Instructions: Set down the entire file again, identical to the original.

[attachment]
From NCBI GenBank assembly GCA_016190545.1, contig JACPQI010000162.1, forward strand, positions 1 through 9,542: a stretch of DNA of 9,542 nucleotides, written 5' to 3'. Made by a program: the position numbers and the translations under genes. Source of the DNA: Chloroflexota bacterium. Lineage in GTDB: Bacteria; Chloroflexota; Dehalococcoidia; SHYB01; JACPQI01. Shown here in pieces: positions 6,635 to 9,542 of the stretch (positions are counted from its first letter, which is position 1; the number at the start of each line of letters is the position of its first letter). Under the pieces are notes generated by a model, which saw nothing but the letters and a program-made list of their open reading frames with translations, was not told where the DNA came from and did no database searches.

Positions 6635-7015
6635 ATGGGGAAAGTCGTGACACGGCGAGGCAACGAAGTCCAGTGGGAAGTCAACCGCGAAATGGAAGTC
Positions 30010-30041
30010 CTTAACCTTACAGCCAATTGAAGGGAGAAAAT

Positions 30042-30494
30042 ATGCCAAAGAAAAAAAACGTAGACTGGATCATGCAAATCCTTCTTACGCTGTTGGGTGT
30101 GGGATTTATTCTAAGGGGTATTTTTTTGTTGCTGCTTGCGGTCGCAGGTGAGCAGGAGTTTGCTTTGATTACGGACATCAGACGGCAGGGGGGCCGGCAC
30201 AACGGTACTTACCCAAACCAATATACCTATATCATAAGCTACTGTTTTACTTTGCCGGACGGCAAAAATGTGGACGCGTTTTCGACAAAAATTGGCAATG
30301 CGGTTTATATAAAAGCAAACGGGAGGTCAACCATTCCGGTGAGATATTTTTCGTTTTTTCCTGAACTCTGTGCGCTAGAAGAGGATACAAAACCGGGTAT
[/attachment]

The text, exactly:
From NCBI GenBank assembly GCA_016190545.1, contig JACPQI010000162.1, forward strand, positions 1 through 9,542: a stretch of DNA of 9,542 nucleotides, written 5' to 3'. Made by a program: the position numbers and the translations under genes. Source of the DNA: Chloroflexota bacterium. Lineage in GTDB: Bacteria; Chloroflexota; Dehalococcoidia; SHYB01; JACPQI01. Shown here in pieces: positions 6,635 to 9,542 of the stretch (positions are counted from its first letter, which is position 1; the number at the start of each line of letters is the position of its first letter). Under the pieces are notes generated by a model, which saw nothing but the letters and a program-made list of their open reading frames with translations, was not told where the DNA came from and did no database searches.

Positions 6635-7015
6635 ATGGGGAAAGTCGTGACACGGCGAGGCAACGAAGTCCAGTGGGAAGTCAACCGCGAAATGGAAGTC
Positions 30010-30041
30010 CTTAACCTTACAGCCAATTGAAGGGAGAAAAT

Positions 30042-30494
30042 ATGCCAAAGAAAAAAAACGTAGACTGGATCATGCAAATCCTTCTTACGCTGTTGGGTGT
30101 GGGATTTATTCTAAGGGGTATTTTTTTGTTGCTGCTTGCGGTCGCAGGTGAGCAGGAGTTTGCTTTGATTACGGACATCAGACGGCAGGGGGGCCGGCAC
30201 AACGGTACTTACCCAAACCAATATACCTATATCATAAGCTACTGTTTTACTTTGCCGGACGGCAAAAATGTGGACGCGTTTTCGACAAAAATTGGCAATG
30301 CGGTTTATATAAAAGCAAACGGGAGGTCAACCATTCCGGTGAGATATTTTTCGTTTTTTCCTGAACTCTGTGCGCTAGAAGAGGATACAAAACCGGGTAT